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Scientific Name:Eolophus roseicapillus
Description: The Galah can be easily identified by its rose-pink head, neck and underparts, with paler pink crown, and grey back, wings and undertail. Birds from the west of Australia have comparatively paler plumage. Galahs have a bouncing acrobatic flight, but spend much of the day sheltering from heat in the foliage of trees and shrubs. Huge noisy flocks of birds congregate and roost together at night.
Similar species: The Galah is generally unmistakable, but in flight may resemble a Gang-gang Cockatoo in shape.
Distribution: The Galah is one of the most abundant and familiar of the Australian parrots, occurring over most of Australia, including some offshore islands.
Habitat: The Galah is found in large flocks in a variety of timbered habitats, usually near water.
Feeding: Galahs form huge, noisy flocks which feed on seeds, mostly from the ground. Seeds of grasses and cultivated crops are eaten, making these birds agricultural pests in some areas. Birds may travel large distances in search of favourable feeding grounds.
Breeding: Galahs form permanent pair bonds, although a bird will take a new partner if the other one dies. The nest is a tree hollow or similar location, lined with leaves. Both sexes incubate the eggs and care for the young. There is high chick mortality in Galahs, with up to 50 % of chicks dying in the first six months. Galahs have been recorded breeding with other members of the cockatoo family, both in the wild and captivity. These include the Sulphur-crested Cockatoo, C. galerita.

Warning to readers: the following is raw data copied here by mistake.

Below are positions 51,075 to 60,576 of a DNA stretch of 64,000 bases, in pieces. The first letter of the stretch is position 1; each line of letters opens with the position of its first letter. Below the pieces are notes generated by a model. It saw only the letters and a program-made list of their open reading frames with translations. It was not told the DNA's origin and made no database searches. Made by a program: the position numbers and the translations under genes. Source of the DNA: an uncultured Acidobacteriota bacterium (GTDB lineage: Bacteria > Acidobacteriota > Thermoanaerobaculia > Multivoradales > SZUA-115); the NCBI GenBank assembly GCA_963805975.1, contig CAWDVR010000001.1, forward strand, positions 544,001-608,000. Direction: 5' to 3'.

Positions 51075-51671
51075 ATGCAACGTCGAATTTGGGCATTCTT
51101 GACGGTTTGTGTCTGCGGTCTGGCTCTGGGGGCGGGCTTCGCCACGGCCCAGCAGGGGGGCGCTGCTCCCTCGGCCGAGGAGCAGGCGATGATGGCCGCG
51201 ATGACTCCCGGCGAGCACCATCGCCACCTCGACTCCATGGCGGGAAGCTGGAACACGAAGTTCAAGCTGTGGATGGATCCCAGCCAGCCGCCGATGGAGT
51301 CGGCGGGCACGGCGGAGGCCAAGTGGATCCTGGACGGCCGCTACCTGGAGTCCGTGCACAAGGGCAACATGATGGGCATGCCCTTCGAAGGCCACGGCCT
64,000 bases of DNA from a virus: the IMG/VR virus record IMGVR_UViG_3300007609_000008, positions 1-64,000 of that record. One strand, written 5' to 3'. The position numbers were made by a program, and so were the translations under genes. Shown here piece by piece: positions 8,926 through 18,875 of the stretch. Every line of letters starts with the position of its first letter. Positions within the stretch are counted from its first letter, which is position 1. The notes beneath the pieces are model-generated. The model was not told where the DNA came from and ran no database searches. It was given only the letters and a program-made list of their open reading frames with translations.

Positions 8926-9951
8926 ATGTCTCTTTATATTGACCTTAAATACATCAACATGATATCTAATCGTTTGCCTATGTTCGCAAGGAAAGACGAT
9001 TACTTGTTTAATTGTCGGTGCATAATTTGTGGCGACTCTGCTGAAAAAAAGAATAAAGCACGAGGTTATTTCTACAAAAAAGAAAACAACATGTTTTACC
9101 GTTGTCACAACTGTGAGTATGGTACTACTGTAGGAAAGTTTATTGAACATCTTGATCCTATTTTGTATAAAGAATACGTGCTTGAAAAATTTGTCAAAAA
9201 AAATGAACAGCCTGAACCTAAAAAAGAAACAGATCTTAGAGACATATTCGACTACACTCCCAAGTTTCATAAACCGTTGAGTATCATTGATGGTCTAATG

Calls: The voice is a distinctive high-pitched screech, 'chi-chi'.
Minimum Size: 35cm
Maximum Size: 36cm
Average size: 36cm
Average weight: 337g
Breeding season: February to July in the north; July to December in the south
Clutch Size: 3 to 4
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parrots and eggs